March 9, 2009

Biomass measures up to petroleum

We know that biofuels, to a greater or lesser degree, are environmentally better than petroleum-based fuels. It turns out that many are also comparable to petroleum fuels in cost and production efficiency.

An analysis of the efficiency, environmental impact and economics of various processes for converting biomass to fuel, energy and/or animal feed came up with three key findings. Most biofuel processes cost the same or less than petroleum-based fuels. All have lower greenhouse gas emissions than petroleum-based fuels. And the best processes are just as efficient.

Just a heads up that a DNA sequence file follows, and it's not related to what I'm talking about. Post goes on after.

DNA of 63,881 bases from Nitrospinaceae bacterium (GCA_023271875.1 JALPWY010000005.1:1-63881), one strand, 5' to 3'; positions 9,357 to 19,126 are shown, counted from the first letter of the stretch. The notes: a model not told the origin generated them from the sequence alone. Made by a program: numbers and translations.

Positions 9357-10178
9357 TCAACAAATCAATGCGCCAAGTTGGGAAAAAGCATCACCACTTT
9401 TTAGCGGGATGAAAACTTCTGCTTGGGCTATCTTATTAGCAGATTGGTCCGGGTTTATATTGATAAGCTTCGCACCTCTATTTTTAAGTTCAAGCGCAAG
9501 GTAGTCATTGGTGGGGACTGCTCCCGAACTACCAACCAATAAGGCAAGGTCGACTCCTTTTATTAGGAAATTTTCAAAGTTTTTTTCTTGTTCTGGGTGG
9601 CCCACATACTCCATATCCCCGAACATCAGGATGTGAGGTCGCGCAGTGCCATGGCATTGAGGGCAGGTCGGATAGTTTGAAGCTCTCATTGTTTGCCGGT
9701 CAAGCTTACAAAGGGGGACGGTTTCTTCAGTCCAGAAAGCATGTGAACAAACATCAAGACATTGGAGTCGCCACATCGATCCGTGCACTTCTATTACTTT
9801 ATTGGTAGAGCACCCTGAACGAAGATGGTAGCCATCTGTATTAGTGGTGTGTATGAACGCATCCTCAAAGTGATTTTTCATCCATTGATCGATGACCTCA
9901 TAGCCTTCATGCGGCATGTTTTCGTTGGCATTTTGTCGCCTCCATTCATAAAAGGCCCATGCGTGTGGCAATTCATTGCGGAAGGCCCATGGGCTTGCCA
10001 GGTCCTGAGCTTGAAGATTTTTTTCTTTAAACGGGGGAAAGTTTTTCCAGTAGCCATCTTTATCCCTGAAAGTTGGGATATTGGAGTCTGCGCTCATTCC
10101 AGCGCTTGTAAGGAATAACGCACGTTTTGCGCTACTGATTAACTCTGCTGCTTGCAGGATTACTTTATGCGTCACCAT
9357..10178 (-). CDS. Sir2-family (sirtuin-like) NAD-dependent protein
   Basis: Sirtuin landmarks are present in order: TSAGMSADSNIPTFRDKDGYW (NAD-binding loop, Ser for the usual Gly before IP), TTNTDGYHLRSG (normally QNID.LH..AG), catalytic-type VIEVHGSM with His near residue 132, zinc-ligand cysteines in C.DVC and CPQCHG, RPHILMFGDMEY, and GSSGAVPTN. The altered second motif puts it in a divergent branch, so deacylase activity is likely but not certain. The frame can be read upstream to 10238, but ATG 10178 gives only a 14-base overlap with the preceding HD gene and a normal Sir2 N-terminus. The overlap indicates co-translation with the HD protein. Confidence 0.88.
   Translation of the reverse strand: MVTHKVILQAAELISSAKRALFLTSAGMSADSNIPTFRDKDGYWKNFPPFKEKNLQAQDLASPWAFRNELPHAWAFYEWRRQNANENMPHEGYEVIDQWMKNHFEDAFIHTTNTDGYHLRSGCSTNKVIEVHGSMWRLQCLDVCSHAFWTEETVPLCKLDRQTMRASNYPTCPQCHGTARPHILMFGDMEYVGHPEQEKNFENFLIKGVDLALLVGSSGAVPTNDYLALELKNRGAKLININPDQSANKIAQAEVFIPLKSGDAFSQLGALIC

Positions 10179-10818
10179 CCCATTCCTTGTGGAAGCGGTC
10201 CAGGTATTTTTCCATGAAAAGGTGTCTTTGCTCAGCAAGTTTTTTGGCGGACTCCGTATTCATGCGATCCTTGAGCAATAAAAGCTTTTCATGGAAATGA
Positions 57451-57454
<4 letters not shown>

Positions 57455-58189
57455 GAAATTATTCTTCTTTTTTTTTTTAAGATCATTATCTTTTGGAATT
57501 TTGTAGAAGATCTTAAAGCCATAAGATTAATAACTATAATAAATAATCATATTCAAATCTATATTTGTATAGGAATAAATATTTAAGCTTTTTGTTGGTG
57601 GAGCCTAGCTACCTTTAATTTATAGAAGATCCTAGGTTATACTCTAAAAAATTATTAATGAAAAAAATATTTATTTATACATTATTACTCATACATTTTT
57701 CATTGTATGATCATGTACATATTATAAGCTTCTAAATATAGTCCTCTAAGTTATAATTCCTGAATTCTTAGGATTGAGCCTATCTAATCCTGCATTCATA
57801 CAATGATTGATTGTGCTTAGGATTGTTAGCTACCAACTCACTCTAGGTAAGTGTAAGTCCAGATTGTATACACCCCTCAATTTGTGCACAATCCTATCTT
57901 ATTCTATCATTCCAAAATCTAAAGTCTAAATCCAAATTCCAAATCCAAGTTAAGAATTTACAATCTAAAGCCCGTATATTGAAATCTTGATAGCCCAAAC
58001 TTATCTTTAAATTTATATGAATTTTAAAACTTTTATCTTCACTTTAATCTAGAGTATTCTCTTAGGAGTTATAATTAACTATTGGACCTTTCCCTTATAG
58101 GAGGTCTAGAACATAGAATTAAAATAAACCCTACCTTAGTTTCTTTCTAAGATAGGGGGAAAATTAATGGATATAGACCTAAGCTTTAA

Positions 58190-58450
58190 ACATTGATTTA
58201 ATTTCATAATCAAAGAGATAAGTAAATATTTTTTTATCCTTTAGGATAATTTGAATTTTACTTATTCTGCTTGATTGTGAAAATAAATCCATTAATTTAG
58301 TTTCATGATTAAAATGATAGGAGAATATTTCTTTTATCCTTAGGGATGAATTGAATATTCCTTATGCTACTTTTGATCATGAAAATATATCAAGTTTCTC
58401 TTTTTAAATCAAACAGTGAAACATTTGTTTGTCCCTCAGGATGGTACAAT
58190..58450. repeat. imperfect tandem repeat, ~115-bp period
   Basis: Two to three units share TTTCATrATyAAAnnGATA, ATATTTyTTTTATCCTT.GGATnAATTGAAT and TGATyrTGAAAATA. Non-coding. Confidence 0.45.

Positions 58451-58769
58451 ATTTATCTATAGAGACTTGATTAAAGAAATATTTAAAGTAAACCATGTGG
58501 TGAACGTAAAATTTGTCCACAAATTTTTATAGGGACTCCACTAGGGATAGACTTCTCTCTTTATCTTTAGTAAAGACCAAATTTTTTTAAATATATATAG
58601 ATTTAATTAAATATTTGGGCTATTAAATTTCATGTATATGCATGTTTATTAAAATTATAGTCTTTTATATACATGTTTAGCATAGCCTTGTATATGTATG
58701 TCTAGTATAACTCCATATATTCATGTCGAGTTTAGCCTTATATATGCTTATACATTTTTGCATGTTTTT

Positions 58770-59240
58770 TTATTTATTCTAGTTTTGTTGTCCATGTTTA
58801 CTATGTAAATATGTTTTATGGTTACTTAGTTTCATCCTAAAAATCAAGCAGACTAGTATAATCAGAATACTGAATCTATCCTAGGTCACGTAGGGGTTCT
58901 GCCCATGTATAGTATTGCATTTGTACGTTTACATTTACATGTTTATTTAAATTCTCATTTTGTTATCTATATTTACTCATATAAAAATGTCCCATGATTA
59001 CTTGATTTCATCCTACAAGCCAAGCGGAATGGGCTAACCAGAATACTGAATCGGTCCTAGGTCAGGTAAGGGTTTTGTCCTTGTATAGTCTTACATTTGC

Processes that combine biologically produced ethanol and thermochemically produced fuels and/or power are 61 to 80 percent efficient and cost $0.96 to $1.24 for the equivalent of a gallon of gasoline.

The analysis found that mature processes for converting cellulosic biomass to biofuel are as efficient as petroleum fuels and cost the same to produce as gasoline when oil prices are about $30 a barrel.

Research paper:
Comparative Analysis of Efficiency, Environmental Impact, and Process Economics for Mature Biomass Refining Scenarios
Biofuels, Bioproducts & Biorefining, published online March 4, 2009

Researchers' homepages:
Mark Laser
Eric Larson
Bruce Dale
Michael Wang
Nathanael Greene
Lee Lynd

Related stories and briefs:
Net energy under fire -- related research

Further info:
The Role of Biomass in America's Energy Future (RBAEF) -- project page

Back to ERN March 9, 2009



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